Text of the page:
Tuesday, July 10, 2018


Off the beaten track, away from the mainstream tourist hustle and bustle, a place that captures the essence of tropical Australia, a place that retains something of a frontier town atmosphere and combines rich history and rugged scenery.  There are many ways to describe Cooktown but I can't think of any that really captures the spirit of the place.  

Thanks to a tip from Graham, I've remembered how to embed a map so you can see where it is. 

It's situated on the Great Barrier Reef between the Endeavour River and the Coral Sea and, thanks to its isolation, has remained untouched by the development and commercialisation that many other idyllic spots have been subjected to. 

The site of modern Cooktown was where Captain Cook, limping up the coast after his ship was seriously damaged on Endeavour Reef, found a safe place to  carry out repairs (in 1770).   The British crew spent seven weeks on the site repairing their ship, replenishing food and water supplies, and caring for their sick.  After a while Joseph Banks, the scientist with the expedition, met and spoke with the local aboriginal people and recorded about 50 native words, including the name of the animal that intrigued the visitors called gangurru.  He transcribed this as "Kangaru".  I had never heard that story before!

The first recorded sighting of kangaroos by Europeans was on Grassy Hill, which rises above the place where the ship was beached. Cook climbed this hill to work out a safe passage for the Endeavour to sail through the surrounding reefs, after it was repaired.   My sister, Tricia and I went up to the lookout twice to take in the 360 degree unobstructed views.  On both occasions Cooktown was earning its reputation as one of the windiest places in Australia and visibility was limited.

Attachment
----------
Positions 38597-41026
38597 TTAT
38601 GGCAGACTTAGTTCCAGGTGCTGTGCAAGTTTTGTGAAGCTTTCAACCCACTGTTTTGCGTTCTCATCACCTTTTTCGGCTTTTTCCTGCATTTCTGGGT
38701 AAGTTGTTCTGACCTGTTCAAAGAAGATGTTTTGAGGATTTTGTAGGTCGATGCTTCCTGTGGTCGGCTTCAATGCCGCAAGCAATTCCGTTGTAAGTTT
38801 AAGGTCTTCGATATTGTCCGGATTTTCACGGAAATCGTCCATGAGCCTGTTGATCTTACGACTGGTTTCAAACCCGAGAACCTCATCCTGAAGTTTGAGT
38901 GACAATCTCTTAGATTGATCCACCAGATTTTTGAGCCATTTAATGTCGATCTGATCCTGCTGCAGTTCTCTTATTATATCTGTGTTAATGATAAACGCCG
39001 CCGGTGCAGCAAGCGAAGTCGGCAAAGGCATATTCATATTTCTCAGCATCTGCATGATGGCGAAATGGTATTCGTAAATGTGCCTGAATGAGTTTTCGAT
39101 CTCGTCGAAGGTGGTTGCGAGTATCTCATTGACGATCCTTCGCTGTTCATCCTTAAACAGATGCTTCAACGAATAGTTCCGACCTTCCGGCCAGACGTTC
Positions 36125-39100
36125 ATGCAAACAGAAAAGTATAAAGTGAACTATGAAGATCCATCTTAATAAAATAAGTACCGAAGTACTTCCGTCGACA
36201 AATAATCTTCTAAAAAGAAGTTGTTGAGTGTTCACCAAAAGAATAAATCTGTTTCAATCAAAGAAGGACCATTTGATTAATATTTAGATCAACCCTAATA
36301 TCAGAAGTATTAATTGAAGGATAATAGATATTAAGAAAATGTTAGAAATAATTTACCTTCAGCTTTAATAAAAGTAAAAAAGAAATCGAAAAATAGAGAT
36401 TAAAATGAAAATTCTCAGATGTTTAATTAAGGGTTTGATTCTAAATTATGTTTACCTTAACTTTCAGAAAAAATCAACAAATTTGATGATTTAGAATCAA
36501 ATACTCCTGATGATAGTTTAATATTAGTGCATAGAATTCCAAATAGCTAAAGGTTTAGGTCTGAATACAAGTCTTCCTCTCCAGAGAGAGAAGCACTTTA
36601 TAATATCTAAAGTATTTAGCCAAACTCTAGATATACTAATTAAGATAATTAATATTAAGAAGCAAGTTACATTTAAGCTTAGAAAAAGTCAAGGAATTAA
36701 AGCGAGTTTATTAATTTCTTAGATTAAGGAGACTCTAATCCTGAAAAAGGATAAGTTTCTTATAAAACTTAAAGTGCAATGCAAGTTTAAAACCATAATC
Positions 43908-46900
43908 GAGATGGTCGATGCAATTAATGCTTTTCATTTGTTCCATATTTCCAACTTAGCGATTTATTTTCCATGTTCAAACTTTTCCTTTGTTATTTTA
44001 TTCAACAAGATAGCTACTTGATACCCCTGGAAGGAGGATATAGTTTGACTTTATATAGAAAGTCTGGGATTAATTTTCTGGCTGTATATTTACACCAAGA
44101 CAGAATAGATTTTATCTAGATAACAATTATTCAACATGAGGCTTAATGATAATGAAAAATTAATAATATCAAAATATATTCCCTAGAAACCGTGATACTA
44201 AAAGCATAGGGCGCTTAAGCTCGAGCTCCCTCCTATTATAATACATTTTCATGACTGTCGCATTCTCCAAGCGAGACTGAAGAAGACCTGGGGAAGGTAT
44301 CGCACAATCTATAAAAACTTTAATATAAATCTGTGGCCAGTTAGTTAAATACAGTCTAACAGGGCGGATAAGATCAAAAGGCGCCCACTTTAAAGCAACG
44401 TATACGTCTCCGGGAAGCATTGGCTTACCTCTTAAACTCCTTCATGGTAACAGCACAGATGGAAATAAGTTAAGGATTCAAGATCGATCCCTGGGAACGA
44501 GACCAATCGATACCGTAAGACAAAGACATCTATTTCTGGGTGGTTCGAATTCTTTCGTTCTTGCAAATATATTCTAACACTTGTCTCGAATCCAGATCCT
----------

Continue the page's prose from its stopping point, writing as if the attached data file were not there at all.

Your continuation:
Looking down over the town

The lighthouse on Grassy Hill

Cooktown itself was founded just over 100 years after Cook's visit when gold was discovered nearby in 1873 as a supply port for the goldfields at Palmer River.  Within a month 400 people had arrived; in six months, at the height of the gold rush, some accounts say there were 15,000, with 12,000 of those being Chinese. Others say 30,000 with 18,000 Chinese. Either way there were so many inhabitant that everyone thought that Cooktown was going to be the next capital of northern Australia.  Then it was virtually wiped out by two large cyclones and the economic depression. Now, the population in the 2016 census was 2,631 and that, would you believe, makes it one of the few large towns in the Cape York Peninsula.  

It's  coming back to life now boasting  world class game fishing, its stunning coral reef, picturesque scenery and rich Aboriginal culture.  

Oh, and while I think of it, I learned why Cape York Peninsula was so named.  Cook had named the river "Endeavour" after his ship, and the reef which crippled his ship was given the same name.  Then, as he sailed away north, he hoisted the flag and claimed possession of the whole eastern coast of Australia for Britain.  I doubt if he told the locals of his intention.  He named Cape York Peninsula after the then Duke of York and Albany.  Yes, The Grand Old Duke of York himself.  Love those stories!